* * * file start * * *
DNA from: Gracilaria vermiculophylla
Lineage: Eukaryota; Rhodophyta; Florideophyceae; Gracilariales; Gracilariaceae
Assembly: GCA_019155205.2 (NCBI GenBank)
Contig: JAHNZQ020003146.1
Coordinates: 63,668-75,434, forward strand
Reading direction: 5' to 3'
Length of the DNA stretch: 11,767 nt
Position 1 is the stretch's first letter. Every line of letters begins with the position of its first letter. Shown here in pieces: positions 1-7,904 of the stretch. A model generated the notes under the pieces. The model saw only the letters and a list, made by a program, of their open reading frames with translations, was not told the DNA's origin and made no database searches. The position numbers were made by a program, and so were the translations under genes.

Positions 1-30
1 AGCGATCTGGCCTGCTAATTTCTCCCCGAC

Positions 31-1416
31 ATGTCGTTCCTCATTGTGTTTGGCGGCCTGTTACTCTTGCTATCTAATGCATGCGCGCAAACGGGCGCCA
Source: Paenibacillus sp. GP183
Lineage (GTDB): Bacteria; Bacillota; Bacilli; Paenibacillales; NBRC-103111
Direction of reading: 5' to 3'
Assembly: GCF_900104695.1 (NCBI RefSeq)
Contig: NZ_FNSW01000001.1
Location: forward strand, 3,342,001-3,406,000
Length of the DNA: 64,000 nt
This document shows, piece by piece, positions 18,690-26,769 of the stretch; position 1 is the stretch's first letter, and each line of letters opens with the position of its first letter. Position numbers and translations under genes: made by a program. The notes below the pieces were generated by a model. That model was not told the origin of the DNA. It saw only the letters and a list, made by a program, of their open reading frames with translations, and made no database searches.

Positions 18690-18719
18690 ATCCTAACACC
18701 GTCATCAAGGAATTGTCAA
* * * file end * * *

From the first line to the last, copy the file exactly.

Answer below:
DNA from: Gracilaria vermiculophylla
Lineage: Eukaryota; Rhodophyta; Florideophyceae; Gracilariales; Gracilariaceae
Assembly: GCA_019155205.2 (NCBI GenBank)
Contig: JAHNZQ020003146.1
Coordinates: 63,668-75,434, forward strand
Reading direction: 5' to 3'
Length of the DNA stretch: 11,767 nt
Position 1 is the stretch's first letter. Every line of letters begins with the position of its first letter. Shown here in pieces: positions 1-7,904 of the stretch. A model generated the notes under the pieces. The model saw only the letters and a list, made by a program, of their open reading frames with translations, was not told the DNA's origin and made no database searches. The position numbers were made by a program, and so were the translations under genes.

Positions 1-30
1 AGCGATCTGGCCTGCTAATTTCTCCCCGAC

Positions 31-1416
31 ATGTCGTTCCTCATTGTGTTTGGCGGCCTGTTACTCTTGCTATCTAATGCATGCGCGCAAACGGGCGCCA
Source: Paenibacillus sp. GP183
Lineage (GTDB): Bacteria; Bacillota; Bacilli; Paenibacillales; NBRC-103111
Direction of reading: 5' to 3'
Assembly: GCF_900104695.1 (NCBI RefSeq)
Contig: NZ_FNSW01000001.1
Location: forward strand, 3,342,001-3,406,000
Length of the DNA: 64,000 nt
This document shows, piece by piece, positions 18,690-26,769 of the stretch; position 1 is the stretch's first letter, and each line of letters opens with the position of its first letter. Position numbers and translations under genes: made by a program. The notes below the pieces were generated by a model. That model was not told the origin of the DNA. It saw only the letters and a list, made by a program, of their open reading frames with translations, and made no database searches.

Positions 18690-18719
18690 ATCCTAACACC
18701 GTCATCAAGGAATTGTCAA